Carnegie Mellon University students have teamed up with senior citizens from the Osher Lifelong Learning Institute to help build prototypes to improve their quality of life.
Each team created an invention to solve everyday problems their collaborative senior may encounter. One team invented a daily reminder device, while another team built an appliance that helps file documents. Additionally, some students worked on creating a trivia game based on Bingo so a grandfather could play games with his six-year old granddaughter.
Other prototypes included a walking cane to help those with symptoms of Parkinson’s disease, a linear toggle to turn on a home’s exterior walkway lights, and an autonomous yarn spooler.
“Now I’ll have no excuses to get my projects done,” said Rebecca Hebert, a 67-year-old Carnegie Mellon alumna who knits. “This will save me time, money and won’t hurt as much.”
Andrea Chug’s team designed a filing system device for Maria Piantanida, 71-year old writer and home publisher.
“We wanted to see if we could reinforce the habit of filing papers when she had them in her hands,” said Chung. “Hopefully it will get her in a better habit of putting things in the right place instead of putting things on the floor.”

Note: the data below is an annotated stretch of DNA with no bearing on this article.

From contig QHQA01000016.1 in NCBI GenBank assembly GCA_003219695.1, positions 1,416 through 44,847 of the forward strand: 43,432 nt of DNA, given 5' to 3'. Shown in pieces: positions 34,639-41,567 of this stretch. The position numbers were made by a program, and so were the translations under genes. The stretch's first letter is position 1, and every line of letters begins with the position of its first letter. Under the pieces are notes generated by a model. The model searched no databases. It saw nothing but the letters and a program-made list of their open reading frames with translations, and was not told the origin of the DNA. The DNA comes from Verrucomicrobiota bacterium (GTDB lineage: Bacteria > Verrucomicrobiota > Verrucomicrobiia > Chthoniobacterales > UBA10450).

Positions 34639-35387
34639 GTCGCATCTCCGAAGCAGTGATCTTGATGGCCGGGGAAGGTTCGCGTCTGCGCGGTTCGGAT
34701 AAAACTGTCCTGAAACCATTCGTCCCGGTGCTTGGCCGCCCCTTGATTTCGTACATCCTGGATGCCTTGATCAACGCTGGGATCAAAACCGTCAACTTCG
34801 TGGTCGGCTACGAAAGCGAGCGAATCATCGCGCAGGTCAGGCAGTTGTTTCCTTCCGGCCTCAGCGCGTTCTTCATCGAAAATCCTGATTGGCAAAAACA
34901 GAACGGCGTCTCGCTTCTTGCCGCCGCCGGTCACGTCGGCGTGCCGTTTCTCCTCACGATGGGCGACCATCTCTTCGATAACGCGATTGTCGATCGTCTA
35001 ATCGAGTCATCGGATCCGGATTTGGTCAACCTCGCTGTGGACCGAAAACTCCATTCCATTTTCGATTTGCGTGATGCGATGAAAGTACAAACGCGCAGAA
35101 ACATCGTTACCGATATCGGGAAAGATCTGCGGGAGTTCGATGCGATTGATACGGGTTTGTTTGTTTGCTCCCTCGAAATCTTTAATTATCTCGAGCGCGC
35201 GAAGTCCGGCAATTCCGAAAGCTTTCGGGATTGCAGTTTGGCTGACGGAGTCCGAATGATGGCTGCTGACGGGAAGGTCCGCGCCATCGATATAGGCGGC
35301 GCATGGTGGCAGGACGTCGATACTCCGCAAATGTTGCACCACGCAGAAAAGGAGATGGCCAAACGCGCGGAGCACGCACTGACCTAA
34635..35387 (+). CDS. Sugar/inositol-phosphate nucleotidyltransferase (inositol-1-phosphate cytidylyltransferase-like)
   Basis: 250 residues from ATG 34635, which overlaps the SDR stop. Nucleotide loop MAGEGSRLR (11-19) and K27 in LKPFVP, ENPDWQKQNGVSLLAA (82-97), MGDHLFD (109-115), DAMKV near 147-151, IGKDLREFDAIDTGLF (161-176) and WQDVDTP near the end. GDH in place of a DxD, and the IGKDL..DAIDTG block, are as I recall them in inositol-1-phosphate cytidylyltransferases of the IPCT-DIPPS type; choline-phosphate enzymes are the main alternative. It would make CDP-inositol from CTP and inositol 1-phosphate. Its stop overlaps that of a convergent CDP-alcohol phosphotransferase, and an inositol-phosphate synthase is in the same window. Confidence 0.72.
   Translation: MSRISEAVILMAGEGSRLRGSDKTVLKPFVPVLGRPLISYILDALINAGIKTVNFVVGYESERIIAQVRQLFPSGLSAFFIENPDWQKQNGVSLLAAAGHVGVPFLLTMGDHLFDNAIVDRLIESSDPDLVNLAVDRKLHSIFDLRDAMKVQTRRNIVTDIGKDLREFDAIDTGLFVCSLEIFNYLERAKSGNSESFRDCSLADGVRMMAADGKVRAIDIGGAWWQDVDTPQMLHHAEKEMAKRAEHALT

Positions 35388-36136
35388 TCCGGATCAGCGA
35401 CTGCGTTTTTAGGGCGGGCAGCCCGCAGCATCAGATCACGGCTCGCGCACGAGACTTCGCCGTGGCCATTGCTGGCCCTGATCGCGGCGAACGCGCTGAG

The teams were required to meet with their respective senior citizen in order to get a better idea of what their senior was struggling with. Each project catered to specific individual and helped mitigate the daily challenge they were enduring.
The instructor of the class, Robert Zacharias, said the prototypes would most likely need improvements before being sold in the market.
“The name of the game is to make lots of mistakes,” said Zacharias. “These are their first attempts.”
Zacharias said this project utilized a number of different skills including computer science, engineering, design, architecture, and communication. He also noted that it is a rare opportunity to be able to pair different generations and have them work collaboratively.
“It’s really rich to put students in dialogue with people who have actual problems that the students could actually help them with,” Zacharias said. “It’s also valuable to create an environment where there’s a comfortable interchange between people of different ages. Meeting with and trying to understand people who are different from the people students’ regularly interact with is good for everybody.”